"It's not like I'm going to use the mushroom. Soup just sounds good." she reasoned with herself, knowing that her husband would be home from his business trip soon. She decided that treating him to a bowl of homemade soup would be just the thing.

She threw in several ingredients, each one sounding more delicious than the last--- the smell of the soup starting to rise from the pot. But something was missing... Amy looked in the refrigerator, hoping to find the right ingredient, but walked back to the soup pot empty handed.

Or not. Quite suddenly Amy had the mushroom in her hand, and saw herself washing it and cutting the firm white flesh into thick slices. It seemed to look okay. Like one of the mushrooms she'd normally buy at the grocery store, except bigger. And better. It seemed better. The best mushroom she'd ever seen, in fact.

And the smell! When she added the slices to the pot of soup an aroma seemed to erupt from the pot: every good autumn memory and childhood and being wrapped in the warmest quilt while eating the most wholesome and buttery soup she'd ever eaten - all from the smell. Maybe it wouldn't hurt anything. No, it wouldn't hurt anything, reasoned Amy.

And it didn't hurt anything. It was, in fact, the best soup she'd ever eaten in her life when she took a small spoonful to test it several minutes later. So good that she realized her "small spoonfuls" had become "entire cupfuls" as she took bite after bite of the soup. So good that she ate the entire pot of soup herself. Before her husband had even come home!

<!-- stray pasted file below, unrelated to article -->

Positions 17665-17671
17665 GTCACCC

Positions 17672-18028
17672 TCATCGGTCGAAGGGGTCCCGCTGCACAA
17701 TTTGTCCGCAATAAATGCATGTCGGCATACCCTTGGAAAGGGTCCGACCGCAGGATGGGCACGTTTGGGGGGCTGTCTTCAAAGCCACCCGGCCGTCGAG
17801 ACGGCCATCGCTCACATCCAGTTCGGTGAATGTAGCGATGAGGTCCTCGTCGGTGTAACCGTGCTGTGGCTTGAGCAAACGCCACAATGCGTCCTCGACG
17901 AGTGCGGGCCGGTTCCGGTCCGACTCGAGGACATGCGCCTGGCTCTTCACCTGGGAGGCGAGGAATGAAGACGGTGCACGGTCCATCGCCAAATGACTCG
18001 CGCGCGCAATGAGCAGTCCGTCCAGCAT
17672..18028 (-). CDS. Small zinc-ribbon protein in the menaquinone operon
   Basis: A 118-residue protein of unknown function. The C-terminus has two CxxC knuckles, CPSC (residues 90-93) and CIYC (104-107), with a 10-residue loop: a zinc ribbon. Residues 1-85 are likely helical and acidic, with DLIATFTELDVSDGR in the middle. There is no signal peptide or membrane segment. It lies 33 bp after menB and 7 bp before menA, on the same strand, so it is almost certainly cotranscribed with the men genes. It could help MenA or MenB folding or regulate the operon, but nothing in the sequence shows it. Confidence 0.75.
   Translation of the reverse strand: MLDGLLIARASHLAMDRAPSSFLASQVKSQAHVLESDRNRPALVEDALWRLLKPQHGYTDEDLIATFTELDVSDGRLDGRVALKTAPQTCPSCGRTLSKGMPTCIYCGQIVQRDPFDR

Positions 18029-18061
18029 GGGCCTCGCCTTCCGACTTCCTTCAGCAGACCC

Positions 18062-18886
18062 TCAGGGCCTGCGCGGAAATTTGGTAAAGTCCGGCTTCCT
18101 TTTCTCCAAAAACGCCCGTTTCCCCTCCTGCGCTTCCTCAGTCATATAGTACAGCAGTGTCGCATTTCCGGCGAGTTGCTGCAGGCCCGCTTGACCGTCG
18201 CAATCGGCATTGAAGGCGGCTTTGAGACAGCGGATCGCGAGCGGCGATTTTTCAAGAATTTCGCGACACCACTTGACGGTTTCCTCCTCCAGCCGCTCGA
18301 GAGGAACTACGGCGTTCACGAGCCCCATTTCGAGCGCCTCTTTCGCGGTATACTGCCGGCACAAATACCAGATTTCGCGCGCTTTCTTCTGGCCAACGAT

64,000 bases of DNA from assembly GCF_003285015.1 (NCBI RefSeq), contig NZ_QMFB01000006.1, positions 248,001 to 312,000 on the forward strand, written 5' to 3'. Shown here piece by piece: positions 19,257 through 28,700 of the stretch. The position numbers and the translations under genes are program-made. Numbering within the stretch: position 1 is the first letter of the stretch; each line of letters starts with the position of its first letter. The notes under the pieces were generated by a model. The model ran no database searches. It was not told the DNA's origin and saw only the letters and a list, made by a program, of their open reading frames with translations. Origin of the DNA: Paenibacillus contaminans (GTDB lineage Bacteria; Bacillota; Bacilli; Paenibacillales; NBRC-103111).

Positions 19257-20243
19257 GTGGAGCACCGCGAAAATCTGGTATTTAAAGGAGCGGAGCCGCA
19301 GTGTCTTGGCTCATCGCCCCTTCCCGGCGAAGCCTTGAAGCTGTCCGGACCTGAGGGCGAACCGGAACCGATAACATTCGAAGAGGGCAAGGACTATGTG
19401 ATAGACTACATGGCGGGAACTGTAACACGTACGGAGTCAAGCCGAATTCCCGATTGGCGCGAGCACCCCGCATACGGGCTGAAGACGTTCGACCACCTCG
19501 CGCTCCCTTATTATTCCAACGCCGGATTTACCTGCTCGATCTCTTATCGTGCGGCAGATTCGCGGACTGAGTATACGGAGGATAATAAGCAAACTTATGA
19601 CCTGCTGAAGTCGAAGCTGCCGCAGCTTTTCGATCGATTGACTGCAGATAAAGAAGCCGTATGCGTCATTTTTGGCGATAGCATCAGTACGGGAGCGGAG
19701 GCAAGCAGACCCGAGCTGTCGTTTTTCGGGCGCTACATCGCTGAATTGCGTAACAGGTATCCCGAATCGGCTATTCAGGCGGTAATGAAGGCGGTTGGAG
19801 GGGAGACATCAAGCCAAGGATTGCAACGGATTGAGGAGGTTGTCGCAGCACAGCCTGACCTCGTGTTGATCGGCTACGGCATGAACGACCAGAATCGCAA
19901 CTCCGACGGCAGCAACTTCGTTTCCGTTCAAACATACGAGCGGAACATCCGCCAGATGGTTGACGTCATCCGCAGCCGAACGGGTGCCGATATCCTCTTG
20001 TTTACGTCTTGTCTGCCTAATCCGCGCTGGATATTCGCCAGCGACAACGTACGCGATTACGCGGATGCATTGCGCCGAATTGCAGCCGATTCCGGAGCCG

They ordered pizza and Amy didn't mention the soup. Or the mushroom.

The next day, she found herself making excuses to go on a walk with Brooke, even though the rain was coming down in drenching sheets. She dressed Brooke in her lavender raincoat and placed her in the stroller. "We'll just be gone a few minutes, baby. I promise!"

Amy approached the darkened street with a quick pace, her heart thumping in her chest. "I'll just ask for another mushroom. Just one. She seemed so excited yesterday, I'm sure she'd give us another mushroom!" The street was even darker than the previous day, the rain tumbling down from the overhanging trees and pulling Amy's hair into her eyes.

When she came upon the old lady's garden, the gate was closed. Amy pushed at the gate, watching it swing inward with a loud CREAK. She had a hard time pushing Brooke's stroller over the brambled pathway, roots and twigs sticking in the wheels. As she approached the dirty porch, the old woman came out of the front door, pulling a ratty shawl around her bony shoulders. "I didn't expect you back quite so soon, young lady." the old woman laughed.